Poll reforms: Kiren Rijiju holds review meet with EC, ministry officials
Against the backdrop of the Election Commission pushing for electoral reforms, including the one which seeks to bar people from contesting from more than one seat, Law Minister Kiren Rijiju on Thursday held a review meeting with senior poll panel officials and his ministry's legislative department.
The legislative department is the nodal agency to deal with issues related to EC.
In a tweet, Rijiju said he held a review meeting with officials of Election Commission and legislative department on various issues relating to electoral reforms.
In the recent past, the EC had proposed bringing down anonymous political donations from Rs 20,000 to Rs 2,000 and cap cash donations at 20 per cent or at a maximum of Rs 20 crore to cleanse election funding of black money.
Chief Election Commissioner (CEC) Rajiv Kumar had written to Rijiju recommending a slew of amendments in the Representation of the People Act.
The proposals are aimed at ushering in reforms and transparency in donations received by political parties, and also the expenditure incurred by candidates trying their luck at the hustings. Reviving a nearly two-decade-old proposal, the Election Commission has also made a fresh push for amending law to bar people from contesting from more than one seat and has said that if it cannot be done, then a hefty fine should be imposed on those vacating one of the constituencies and forcing a bypoll.
As electoral law stands today, a candidate is permitted to contest an election from two different constituencies in a general election or a group of by-elections or biennial elections. If a person is elected from more than one seat, then the person can only hold on to one of the seats that he or she won.
Amid a debate on the freebies, the Election Commission had a few months back proposed amending the model code to ask political parties to provide authentic information to voters on the financial viability of their poll promises.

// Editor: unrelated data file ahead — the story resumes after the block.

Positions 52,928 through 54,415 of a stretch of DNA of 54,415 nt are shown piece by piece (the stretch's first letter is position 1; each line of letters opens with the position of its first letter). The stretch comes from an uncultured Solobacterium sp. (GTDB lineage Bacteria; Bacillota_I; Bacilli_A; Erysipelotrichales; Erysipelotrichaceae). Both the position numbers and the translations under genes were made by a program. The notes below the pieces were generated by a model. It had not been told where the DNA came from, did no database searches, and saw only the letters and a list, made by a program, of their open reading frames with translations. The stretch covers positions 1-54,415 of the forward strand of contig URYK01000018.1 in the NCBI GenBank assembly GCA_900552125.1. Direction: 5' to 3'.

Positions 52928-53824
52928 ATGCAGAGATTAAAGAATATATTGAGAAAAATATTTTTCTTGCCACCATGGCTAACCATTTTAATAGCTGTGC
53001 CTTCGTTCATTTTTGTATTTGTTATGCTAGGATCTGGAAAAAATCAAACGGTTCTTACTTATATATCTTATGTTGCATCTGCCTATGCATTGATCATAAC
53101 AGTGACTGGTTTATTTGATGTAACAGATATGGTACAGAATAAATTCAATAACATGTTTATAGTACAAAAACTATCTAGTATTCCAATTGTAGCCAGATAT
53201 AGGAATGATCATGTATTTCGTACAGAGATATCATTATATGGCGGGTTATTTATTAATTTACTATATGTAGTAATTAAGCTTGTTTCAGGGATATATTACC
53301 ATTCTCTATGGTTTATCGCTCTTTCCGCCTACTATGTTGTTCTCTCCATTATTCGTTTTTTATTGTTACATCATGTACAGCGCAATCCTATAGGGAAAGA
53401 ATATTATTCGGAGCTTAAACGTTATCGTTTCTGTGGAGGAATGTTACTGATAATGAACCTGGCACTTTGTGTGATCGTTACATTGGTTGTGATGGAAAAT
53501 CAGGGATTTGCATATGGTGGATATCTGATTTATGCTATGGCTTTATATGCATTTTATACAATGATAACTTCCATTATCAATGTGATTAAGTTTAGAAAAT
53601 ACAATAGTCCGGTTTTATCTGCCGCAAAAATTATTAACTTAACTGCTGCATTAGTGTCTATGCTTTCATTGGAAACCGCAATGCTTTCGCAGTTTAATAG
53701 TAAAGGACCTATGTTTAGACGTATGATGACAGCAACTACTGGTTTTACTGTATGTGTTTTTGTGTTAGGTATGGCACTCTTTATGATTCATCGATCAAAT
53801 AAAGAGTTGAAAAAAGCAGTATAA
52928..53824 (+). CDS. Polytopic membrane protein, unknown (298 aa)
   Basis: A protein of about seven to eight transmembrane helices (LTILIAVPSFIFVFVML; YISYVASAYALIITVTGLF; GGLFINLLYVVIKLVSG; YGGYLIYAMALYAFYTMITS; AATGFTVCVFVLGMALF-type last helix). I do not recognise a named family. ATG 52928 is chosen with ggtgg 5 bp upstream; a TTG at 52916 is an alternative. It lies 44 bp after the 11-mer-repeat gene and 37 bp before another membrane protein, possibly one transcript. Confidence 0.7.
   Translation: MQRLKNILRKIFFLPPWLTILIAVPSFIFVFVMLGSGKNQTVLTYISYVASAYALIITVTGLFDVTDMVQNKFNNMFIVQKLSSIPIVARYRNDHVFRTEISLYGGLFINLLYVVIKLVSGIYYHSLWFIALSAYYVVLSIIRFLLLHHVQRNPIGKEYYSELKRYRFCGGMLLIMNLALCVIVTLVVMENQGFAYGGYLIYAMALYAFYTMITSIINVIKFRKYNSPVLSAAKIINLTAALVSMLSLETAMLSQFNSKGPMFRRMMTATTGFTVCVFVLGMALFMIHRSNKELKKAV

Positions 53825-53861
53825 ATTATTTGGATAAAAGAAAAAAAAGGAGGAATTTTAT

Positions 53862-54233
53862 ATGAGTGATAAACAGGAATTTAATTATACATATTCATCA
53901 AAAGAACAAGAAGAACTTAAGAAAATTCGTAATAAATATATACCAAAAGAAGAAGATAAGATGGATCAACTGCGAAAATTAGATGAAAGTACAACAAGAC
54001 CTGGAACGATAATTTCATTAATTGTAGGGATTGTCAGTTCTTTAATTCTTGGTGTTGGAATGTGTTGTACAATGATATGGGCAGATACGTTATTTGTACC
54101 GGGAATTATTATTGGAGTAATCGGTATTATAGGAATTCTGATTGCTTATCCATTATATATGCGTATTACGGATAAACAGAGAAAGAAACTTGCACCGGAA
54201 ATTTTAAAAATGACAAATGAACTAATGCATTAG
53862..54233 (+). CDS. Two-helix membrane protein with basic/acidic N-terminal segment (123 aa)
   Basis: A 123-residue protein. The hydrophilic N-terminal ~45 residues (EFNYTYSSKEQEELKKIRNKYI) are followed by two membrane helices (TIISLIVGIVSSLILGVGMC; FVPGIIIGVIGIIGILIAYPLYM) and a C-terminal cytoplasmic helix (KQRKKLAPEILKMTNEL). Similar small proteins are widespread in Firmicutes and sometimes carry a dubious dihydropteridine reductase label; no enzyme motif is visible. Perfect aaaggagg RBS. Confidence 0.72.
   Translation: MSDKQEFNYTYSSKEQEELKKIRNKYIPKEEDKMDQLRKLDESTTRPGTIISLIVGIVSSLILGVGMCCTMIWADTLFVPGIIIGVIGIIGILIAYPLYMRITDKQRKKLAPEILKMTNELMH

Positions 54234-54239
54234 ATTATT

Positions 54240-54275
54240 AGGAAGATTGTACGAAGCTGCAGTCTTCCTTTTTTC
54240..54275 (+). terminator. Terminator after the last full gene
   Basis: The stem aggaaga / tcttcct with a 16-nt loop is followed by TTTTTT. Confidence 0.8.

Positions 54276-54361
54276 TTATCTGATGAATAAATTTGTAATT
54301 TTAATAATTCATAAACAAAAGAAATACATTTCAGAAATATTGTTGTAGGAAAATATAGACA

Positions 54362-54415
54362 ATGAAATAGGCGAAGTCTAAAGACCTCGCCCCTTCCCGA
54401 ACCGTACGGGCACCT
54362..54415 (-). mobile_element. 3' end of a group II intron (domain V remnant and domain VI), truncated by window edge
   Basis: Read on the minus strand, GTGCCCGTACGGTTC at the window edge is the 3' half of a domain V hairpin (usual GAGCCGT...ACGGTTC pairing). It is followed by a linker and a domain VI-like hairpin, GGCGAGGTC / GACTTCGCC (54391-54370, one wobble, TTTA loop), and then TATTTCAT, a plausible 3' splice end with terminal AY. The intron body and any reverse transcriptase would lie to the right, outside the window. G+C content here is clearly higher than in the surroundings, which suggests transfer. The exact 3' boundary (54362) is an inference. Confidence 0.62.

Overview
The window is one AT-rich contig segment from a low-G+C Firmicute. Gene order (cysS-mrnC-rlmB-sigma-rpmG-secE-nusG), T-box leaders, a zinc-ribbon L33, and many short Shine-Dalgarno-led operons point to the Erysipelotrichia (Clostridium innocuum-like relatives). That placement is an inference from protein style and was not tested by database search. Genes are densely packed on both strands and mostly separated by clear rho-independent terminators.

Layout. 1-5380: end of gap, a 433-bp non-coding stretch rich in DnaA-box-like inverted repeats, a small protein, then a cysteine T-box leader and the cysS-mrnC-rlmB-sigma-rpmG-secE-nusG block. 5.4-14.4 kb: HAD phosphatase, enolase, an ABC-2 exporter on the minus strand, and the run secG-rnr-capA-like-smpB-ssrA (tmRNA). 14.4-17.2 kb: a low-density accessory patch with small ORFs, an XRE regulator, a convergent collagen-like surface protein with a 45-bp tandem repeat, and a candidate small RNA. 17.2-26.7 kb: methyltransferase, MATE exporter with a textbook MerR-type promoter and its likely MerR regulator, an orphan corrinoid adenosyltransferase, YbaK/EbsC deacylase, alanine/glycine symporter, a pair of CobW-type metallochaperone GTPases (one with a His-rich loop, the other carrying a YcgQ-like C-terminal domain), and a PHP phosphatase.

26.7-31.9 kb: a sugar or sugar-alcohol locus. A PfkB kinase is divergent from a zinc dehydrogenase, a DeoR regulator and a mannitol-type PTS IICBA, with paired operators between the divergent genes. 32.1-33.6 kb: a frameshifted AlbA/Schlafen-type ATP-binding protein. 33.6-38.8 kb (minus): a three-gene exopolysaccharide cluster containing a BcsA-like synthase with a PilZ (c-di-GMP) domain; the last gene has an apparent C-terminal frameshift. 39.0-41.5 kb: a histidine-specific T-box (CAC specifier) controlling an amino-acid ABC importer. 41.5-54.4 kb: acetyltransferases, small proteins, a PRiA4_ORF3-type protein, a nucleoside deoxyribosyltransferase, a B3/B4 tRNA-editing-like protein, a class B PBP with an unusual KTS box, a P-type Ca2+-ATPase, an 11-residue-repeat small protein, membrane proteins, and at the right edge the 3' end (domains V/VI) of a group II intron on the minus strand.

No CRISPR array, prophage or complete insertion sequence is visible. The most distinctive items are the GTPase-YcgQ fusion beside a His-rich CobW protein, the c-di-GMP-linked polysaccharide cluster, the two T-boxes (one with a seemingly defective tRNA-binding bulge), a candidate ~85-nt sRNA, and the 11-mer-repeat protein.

But sources aware of the meeting said it was not discussed and was not part of the agenda.
The poll panel has batted for lowering the threshold limit for cash donations made to political parties from Rs 20,000 to Rs 2,000.
According to rules in force currently, political parties have to disclose all donations above Rs 20,000 through their contribution report that is submitted to the EC.
If the EC's proposal is approved by the Law Ministry, all donations above Rs 2,000 shall be reported through the contribution report, thereby enhancing transparency in funding.
The Commission found that while donations reported by some political parties were nil, their audited accounts statement showed receipt of huge amounts, proving large-scale transactions in cash, below the threshold limit of Rs 20,000.
The EC has also sought to restrict cash donations at 20 per cent or at maximum Rs 20 crore out of the total funds received by a party, whichever is less.
As part of bringing transparency in the expenditure made by individual candidates contesting polls and to remove "fungibility" in this expenditure, the EC has sought that digital transactions or account payee cheque transfers should be made mandatory for all expenses above Rs 2,000 to a single entity/person.
Government sources said once this amendment -- to be made in Rule 89 of the Conduct of Election Rules, 1961 -- is carried out, a candidate would have to maintain a separate account for receipt and payments related to elections and the same has to be transparently disclosed to authorities, as an account of election expenditure.
As of now, maintaining a separate bank account for poll expenditure is part of instructions but EC wants it to become part of Conduct of Election Rules.
The EC has also sought electoral reforms to ensure that no foreign donations creep into the funds of the parties as stipulated under the RP Act and the Foreign Contribution Regulation Act (FCRA), 2010.
Sources had earlier said that at present, there is no mechanism to segregate foreign donations at the initial stages specifically, and the present format of contribution report is "not equipped" to seek additional information.
The Commission, therefore, has sought for a broad discussion on the subject between different stakeholder ministries to come up with a mechanism to identify and deter prohibited foreign donations.